10:00 am EDT, July 17, 2017

Why Ava DuVernay’s ‘A Wrinkle in Time’ is so important

Ava DuVernay’s A Wrinkle in Time premiered its first trailer at D23 this last weekend and managed to blow audiences away even amidst a weekend filled with Avengers, Jedis and Disney princesses.

We’ve already talked about how A Wrinkle in Time is shaping up to be one of the best films of 2018, but here are three reasons why Ava DuVernay’s adaptation is also going to be one of 2018’s most important films.

It’s the first film with a budget of over $100 million dollars directed by a woman of color

Ava DuVernay

Giving female directors budgets of over $100 million dollars is still basically unheard of despite the fact that we are living in the year of our Lord 2017. The first female director with this kind of budget was Kathryn Bigelow with 2002’s K-19: The Widowmaker. The next was 15 years later — this year — with Patty Jenkins and the summer’s smash hit Wonder Woman.

This makes Ava DuVernay just the third female director to command this sort of budget and the very first female woman of color to do so.

Patty Jenkins showed that a female director can conquer the the superhero market, and Ava DuVernay will be able to do likewise when it comes to the heavily male-dominated genre of fantasy.

It’s a fantasy film that focuses on female voices and storylines

A wrinkle in time

Fantasy has long been my favorite genre. Like most people of my generation, I grew up right alongside Harry Potter. I re-read the Lord of the Rings trilogy every single year from ages 11 – 17. I devoured TOR fantasy books like it was my day job.

These were stories set in far more exciting lands than my hometown of Phoenix, Arizona. They were stories with wands and witches, magic and monsters.

Yet they were also stories largely devoid of female voices.

Sure, female characters populated the stories — often as the love interest or sidekick or some combination of the two — but the stories themselves often hinged on the adventures and perspective of its male (generally white, if the countless book covers are to be believed) protagonist.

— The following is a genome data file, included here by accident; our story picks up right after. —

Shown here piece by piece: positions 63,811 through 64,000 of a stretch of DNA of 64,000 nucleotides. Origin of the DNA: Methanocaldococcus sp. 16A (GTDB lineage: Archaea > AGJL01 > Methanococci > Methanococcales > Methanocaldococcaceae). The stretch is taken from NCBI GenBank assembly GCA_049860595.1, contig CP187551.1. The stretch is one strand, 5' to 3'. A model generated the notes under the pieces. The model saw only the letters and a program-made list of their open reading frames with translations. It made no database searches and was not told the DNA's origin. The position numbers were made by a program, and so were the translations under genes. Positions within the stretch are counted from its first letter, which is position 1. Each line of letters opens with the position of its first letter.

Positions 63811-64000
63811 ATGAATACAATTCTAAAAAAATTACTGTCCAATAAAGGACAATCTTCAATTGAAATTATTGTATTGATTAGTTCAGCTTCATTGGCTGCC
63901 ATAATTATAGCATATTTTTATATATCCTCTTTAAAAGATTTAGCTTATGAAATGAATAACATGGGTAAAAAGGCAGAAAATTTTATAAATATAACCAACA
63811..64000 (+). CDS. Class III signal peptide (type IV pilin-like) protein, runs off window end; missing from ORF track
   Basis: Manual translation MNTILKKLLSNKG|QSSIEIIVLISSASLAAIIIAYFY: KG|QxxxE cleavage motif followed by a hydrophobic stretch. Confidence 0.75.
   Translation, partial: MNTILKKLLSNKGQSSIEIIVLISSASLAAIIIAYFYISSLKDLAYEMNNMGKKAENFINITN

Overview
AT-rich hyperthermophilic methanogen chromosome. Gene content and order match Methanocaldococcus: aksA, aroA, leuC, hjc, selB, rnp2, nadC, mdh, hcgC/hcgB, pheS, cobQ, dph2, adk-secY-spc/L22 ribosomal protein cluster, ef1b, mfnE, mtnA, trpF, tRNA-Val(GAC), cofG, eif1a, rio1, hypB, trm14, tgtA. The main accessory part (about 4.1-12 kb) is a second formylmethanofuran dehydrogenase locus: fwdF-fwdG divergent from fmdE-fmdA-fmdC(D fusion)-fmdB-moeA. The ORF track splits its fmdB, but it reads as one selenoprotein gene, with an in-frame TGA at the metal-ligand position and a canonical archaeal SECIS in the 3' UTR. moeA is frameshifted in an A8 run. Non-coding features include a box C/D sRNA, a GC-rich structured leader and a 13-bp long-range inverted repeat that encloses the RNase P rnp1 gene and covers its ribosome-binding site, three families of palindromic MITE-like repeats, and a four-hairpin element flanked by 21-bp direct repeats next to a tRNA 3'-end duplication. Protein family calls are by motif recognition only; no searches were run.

This has gotten better as I’ve gotten older, with Brandon Sanderson’s Mistborn Trilogy and YA series like Leigh Bardugo’s Grisha Trilogy dominating best-seller lists, but the film world still has a bit of catching up to do.

A Wrinkle in Time will give us an intrepid young adult group that is not only led by the strong-willed Meg Murray, but is also guided by three wise and eccentric female witches. Meg is a nuanced female protagonist who goes off to rescue her father, helped along the way by the aforementioned witches and, at one point, a motherly alien she nicknames “Aunt Beast.”

In a film industry where women make up less than 20% of all protagonists in the top-grossing films, A Wrinkle in Time is a shining beacon. Women — their stories, their voices, their character arcs — are front and center in this upcoming fantasy film, and it feels like a breath of fresh air.

It’s a genre film in which a female character of color is front and center

Meg Murray A Wrinkle in Time

When I was an 8th grade teacher, I was forever recommending fantasy books and films to my students, though I’d find that they’d mostly fall on deaf ears.

Of course, there are a variety of reasons why a 14 year old would have no interest in taking a teacher’s recommendation. But one that’s always stuck out to me is this, told to me by one of my black female students: that fantasy stories were boring because they were just about a bunch of white boys fighting evil.

And the thing is — she wasn’t really wrong.

Because while movies have definitely made some in-roads in terms of female representation in all genres — even fantasy — the fact of the matter is that women of color are still often relegated to the background or, at most, as a one-note love-interest.

Movies like Wonder Woman and the new Star Wars trilogy all proudly feature strong female leads —
and that in itself is a great achievement — but they also relegate their women of color to secondary or inconsequential roles.

Ava DuVernay could have looked at this beloved YA story and done what most other YA film adaptations have done, which is to cast a white lead.

Instead, she opted “to place a brown girl in that role of Meg, a girl traveling to different planets and encountering beings and situations that I’d never seen a girl of color in.” In doing so, she has made a story that speaks to those who have never felt spoken to before.

Ava DuVernay’s A Wrinkle in Time is for those of us who have ever felt ignored or absent when they picked up their favorite book or watched the next big budget film on the big screen. For those of us who have seen ourselves presented only as sidekicks or background characters or one-dimensional love interests.

It is a story for my former 8th grade student.

At the very least, it is a story that has the potential to change what fantasy might mean to her and to countless other young women of color.

Ava DuVernay has given us — all of us — a fantasy film that is not about some white boys fighting evil, but about a black girl overcoming it.

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